The Effect of Sex and Age on Paw Use within a Large Sample of Dogs (Canis familiaris)

Kirsty, Leverack, Pike, Tom, Cooper, Jonathan and Frasnelli, Elisa (2021) The Effect of Sex and Age on Paw Use within a Large Sample of Dogs (Canis familiaris). Applied Animal Behaviour Science, 238 . p. 105298. ISSN 0168-1591

Full content URL:

The Effect of Sex and Age on Paw Use within a Large Sample of Dogs (Canis familiaris)
Authors' Accepted Manuscript
[img] PDF
Applan-D-20-475_accepted.pdf - Whole Document
Restricted to Repository staff only until 27 March 2022.
Available under License Creative Commons Attribution-NonCommercial-NoDerivatives 4.0 International.

Item Type:Article
Item Status:Live Archive


Many studies have focused on handedness as proxy for lateralization, highlighting that population-level biases in handedness seem to be characteristic of most animals, although the strength and direction varies between species. Gender has been found to influence handedness in some species; in humans, for instance, males are more likely to be left-handed than females. Another aspect that has been comparatively unexplored is the role of age in shaping functional asymmetries, especially in adulthood.
Handedness has been widely explored in dogs (Canis familiaris), although there are contrasting findings about the influence of the dogs’ sex and age, possibly due to the comparatively small sample sizes used in previous studies. Here we overcame this issue by investigating these effects on a unique sample of 17,901 dogs of unknown neutered status. This study used pre-collected data from the BBC’s ‘Test Your Pet’ survey, during which owners tested their dogs’ paw preference in retrieving food from a tube in 3 consecutive trials. Based on the results of these 3 trials, owners were asked to assess whether their dogs used their left or right forepaw most of the time, or if it was difficult to tell. 13,240 dogs were scored as having a paw preference (i.e., were not ambidextrous or ambiguous), representing 74.0% of the 17,901 dogs tested. In those dogs that showed a paw preference, there was a population-level right-paw preference in both male and female dogs (60.7% female and 56.1% male), however, the proportion of dogs with a right-paw preference was significantly higher in females than males. Elderly dogs also tended to show a stronger right-paw preference than younger dogs. We conclude that the effect of sex on handedness may be influenced by factors such as sex hormones, while age changes may reflect the development of handedness and its maintenance in dog populations.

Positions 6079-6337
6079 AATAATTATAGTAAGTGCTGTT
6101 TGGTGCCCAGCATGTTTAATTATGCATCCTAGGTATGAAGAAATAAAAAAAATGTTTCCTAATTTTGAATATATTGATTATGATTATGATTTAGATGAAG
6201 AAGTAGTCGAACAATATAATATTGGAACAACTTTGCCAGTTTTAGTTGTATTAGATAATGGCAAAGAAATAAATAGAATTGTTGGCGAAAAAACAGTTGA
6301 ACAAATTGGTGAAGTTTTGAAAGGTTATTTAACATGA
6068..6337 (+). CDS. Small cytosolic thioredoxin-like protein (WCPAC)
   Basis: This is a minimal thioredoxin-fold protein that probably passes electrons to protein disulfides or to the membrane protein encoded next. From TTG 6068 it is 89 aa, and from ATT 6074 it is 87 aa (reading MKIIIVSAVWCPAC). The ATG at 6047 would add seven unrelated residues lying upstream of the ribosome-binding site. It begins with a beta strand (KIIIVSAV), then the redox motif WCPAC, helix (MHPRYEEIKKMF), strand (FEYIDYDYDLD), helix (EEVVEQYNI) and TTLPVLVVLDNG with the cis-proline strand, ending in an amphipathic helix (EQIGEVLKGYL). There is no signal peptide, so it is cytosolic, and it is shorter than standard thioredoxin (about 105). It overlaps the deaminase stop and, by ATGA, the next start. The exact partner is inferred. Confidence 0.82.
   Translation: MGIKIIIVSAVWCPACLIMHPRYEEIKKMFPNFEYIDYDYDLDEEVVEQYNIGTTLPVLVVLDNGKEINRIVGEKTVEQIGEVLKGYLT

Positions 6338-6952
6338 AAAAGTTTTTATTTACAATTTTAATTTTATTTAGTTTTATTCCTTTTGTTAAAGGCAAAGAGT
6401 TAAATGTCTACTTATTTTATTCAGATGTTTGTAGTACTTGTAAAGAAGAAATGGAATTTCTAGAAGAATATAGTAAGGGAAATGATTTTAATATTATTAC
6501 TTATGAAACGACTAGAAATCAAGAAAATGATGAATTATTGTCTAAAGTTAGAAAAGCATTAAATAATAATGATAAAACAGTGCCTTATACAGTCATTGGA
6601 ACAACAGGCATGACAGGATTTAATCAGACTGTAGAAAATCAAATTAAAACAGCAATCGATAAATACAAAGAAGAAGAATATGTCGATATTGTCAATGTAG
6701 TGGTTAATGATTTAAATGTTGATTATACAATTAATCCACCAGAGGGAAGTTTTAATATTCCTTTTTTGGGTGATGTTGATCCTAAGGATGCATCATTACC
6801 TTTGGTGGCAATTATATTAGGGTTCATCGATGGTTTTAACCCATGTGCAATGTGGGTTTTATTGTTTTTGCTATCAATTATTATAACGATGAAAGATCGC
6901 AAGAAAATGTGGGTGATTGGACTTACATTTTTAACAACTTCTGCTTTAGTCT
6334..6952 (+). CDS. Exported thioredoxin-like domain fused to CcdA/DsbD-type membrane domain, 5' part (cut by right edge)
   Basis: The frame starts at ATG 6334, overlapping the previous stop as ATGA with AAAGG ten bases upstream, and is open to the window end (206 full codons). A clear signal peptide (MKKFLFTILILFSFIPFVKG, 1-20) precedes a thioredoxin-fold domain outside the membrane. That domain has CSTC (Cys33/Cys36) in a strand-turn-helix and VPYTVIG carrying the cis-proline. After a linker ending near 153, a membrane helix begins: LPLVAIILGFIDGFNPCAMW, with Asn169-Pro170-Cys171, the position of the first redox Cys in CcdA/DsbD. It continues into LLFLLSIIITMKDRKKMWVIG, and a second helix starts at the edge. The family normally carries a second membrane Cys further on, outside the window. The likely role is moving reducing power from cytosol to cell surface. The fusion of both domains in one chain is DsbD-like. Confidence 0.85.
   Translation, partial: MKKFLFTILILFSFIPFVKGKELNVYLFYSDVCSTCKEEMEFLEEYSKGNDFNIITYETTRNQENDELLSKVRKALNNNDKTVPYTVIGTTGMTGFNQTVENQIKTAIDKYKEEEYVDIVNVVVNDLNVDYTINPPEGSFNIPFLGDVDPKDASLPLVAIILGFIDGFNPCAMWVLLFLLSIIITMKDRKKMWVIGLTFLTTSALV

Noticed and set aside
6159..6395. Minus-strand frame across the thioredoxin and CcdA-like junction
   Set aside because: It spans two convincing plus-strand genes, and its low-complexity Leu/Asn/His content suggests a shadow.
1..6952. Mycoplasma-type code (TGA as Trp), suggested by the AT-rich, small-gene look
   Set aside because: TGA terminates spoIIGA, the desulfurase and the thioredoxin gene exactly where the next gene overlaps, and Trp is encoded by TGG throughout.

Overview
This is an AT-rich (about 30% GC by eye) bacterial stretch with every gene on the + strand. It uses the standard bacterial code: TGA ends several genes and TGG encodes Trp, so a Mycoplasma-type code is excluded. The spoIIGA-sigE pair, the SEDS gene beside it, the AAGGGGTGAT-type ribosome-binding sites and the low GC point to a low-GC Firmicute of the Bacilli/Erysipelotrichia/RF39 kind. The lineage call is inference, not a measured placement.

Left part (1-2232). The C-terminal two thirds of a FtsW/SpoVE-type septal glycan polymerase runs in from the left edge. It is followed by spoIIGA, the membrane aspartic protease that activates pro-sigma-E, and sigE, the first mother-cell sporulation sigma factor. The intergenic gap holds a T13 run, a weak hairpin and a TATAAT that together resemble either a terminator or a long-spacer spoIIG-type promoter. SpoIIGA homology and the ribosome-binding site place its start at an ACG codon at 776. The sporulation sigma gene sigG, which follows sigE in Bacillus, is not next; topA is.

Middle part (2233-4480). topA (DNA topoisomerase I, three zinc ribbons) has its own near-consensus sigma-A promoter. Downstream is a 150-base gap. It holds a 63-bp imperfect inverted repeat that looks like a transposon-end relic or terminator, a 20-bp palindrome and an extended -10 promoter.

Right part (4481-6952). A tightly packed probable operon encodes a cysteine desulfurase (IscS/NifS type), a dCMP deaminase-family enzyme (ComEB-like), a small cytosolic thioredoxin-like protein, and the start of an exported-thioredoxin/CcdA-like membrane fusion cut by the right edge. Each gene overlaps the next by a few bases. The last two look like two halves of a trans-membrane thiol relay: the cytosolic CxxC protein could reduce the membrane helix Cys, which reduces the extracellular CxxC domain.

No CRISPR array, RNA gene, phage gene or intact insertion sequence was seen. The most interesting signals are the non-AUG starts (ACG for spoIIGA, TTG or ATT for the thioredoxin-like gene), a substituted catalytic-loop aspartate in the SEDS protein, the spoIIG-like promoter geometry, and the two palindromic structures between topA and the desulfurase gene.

Keywords:Dog, Handedness, Lateralization, Paw Preference, Age, Sex
Subjects:C Biological Sciences > C120 Behavioural Biology
C Biological Sciences > C850 Cognitive Psychology
B Subjects allied to Medicine > B140 Neuroscience
D Veterinary Sciences, Agriculture and related subjects > D300 Animal Science
D Veterinary Sciences, Agriculture and related subjects > D328 Animal Welfare
Divisions:College of Science > School of Life Sciences
ID Code:44204
Deposited On:29 Mar 2021 11:14

Repository Staff Only: item control page